Ethiopia: A journey to tears of joy

6 mins read

By Merve Sebnem Oruç, Daily Sabah

Journalist Merve Sebnem Oruç
Journalist Merve Sebnem Oruç
I’m back from my dreamlike Ethiopia visit. After a one-week break from chaos in the amazing country, I am still trying to get used to my old life. I am in Istanbul now but I think I have forgotten my heart and my mind there. If someone told me before I would never have believed that I would get so inspired. I don’t know if my country’s politically unrestful situation makes me more emotional and if Ethiopia is an escape for me. Following six days without Internet, telephone and sometimes electricity, finding Turkey in a more stirred position made me a bit depressed, of course.
Addis Ababa2
But no, Ethiopia is more than that. Ethiopia is a magical chamber that made me have so many feelings. From the first moment I stepped out from Bole International Airport, the weather me. It was fascinating when I traveled to a rural area the next day. All the hues of green hypnotized me. I remember that I couldn’t believe that I was not in Ethiopia and I had not come to New Zealand by mistake. I also questioned how such a fertile country that could feed all of Africa be so poor. A few days later, when I visited the orphan homes, it was stunning. I met the beautiful children of Ethiopia, desperate but lovely orphans, and they melted my heart with their big smiles and bright eyes.
I have to say that I am not a person who loves taking photos or having photos taken of me. Indeed, I really get annoyed when people start shooting next to me. But there I couldn’t put down my camera as all of the scenes I saw needed to be recorded and never forgotten.
Believe it or not, I am not someone who loves traveling, going to the countryside or walking on the earth. As I injured my leg recently, I have pain even jogging. But in Ethiopia, I really enjoyed those activities and never felt pain. In fact, I am known as being a cold person. In Ethiopia, I was surprised with myself as I couldn’t get enough of hugging the children and couldn’t take my eyes off the beauty of the orphans.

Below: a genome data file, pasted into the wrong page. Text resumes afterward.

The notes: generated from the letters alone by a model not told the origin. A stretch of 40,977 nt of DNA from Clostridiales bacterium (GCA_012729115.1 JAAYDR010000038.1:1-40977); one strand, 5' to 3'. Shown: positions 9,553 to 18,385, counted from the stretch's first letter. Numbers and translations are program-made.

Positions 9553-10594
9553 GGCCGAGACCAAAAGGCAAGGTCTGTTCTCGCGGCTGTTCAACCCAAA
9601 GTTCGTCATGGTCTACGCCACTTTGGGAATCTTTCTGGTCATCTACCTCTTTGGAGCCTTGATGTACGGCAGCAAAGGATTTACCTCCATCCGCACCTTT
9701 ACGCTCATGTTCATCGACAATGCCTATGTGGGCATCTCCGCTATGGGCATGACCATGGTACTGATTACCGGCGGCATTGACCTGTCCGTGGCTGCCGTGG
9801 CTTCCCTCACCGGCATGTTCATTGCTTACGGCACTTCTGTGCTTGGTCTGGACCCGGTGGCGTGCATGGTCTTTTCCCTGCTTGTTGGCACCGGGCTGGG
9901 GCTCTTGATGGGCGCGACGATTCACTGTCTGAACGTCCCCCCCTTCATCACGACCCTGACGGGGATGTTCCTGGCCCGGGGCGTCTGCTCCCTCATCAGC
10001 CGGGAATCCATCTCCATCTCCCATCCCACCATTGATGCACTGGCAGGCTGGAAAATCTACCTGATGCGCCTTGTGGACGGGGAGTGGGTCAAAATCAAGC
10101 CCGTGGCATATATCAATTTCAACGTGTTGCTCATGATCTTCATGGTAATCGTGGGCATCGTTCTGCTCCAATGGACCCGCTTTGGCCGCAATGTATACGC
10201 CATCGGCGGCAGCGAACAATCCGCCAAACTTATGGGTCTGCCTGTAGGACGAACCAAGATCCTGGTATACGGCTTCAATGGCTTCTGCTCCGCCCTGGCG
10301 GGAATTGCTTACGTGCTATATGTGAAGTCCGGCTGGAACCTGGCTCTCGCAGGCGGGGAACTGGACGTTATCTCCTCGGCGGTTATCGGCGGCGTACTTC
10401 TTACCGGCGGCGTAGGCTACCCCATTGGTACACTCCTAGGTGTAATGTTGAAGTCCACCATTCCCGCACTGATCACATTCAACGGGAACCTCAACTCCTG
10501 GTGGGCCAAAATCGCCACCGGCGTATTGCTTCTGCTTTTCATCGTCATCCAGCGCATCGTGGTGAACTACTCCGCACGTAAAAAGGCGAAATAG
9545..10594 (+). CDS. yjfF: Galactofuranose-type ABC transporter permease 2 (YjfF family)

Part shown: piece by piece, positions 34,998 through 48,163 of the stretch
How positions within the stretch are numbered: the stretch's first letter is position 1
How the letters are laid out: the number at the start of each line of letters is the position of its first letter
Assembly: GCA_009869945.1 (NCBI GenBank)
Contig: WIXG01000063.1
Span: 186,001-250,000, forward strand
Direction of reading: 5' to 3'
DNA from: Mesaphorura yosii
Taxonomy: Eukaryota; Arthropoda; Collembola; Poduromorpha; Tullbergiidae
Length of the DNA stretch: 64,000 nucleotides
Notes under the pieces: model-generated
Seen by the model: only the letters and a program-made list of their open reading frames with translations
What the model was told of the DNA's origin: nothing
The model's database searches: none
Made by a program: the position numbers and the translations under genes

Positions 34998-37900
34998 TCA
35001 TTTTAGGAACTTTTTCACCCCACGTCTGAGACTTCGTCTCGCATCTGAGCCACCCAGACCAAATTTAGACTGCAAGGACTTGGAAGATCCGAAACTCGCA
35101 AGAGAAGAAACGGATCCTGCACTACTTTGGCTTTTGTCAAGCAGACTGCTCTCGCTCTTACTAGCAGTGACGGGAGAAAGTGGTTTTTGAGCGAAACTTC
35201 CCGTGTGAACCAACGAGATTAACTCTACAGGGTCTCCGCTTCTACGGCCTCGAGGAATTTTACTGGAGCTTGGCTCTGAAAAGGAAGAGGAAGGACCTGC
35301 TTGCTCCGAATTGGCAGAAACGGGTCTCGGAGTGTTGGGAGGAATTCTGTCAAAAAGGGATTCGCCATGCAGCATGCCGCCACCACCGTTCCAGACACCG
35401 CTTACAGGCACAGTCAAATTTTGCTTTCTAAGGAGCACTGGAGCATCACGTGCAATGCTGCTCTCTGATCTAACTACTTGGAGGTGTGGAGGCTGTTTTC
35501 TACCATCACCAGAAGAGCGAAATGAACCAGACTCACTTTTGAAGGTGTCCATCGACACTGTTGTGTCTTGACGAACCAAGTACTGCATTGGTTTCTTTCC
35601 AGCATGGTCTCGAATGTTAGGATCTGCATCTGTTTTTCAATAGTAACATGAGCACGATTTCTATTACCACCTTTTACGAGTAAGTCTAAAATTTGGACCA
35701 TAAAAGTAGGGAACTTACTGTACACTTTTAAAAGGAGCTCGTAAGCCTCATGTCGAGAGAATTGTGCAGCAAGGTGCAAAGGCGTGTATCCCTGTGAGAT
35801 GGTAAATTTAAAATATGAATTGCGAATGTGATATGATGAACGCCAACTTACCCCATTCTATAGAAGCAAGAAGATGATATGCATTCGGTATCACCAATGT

According to a UNICEF report, Ethiopia is home to one of the largest orphan population in the world with 4.6 million orphans from a population of 90 million, which is 5 percent of the total population. Ethiopia endured a massive draught two decades ago and conflicts left thousands of children orphaned. Facing famine, hunger and untreated diseases, approximately one in six Ethiopian children die before the age of five, statistics say. The hardship and the needs for volunteer programs can easily be seen in the villages of Ethiopia. But the adoption practices in the country carry a threat, as organizations like UNICEF have long point out since, as adoptions have become an international market. Keeping children together with their siblings, single parents or other relatives should be of primary importance for volunteers. Raising children in their own country, connecting orphans with their families and supporting families with education as well as financial support double and triple the recovery.
While I was visiting some of the around 2,500 orphans’ homes supported by IHH Humanitarian Relief Foundation under the orphan sponsorship program conducted in cooperation with IHH’s regional partner, Charity and Development Association (CDA), I witnessed that local programs have vital importance. I met with single parents who survived by begging and now send all of their children to university, with single mothers who started to look after two other orphans after they secured the future of their own children. I heard that a female neighbor of an orphan family said, “I need my husband died for the sake of my children,” making a point of the success of IHH and CDA’s orphan sponsorship program.
That’s how those orphans melted my heart with their smiling faces. That’s how they made me burst into tears of joy. That’s how I saw that sharing saves lives. That’s how I experienced that true love and true mercy is the way of hope and happiness. That’s how I can say what CDA and IHH do in Ethiopia is saving lives, connecting families, maximizing opportunities and providing happiness.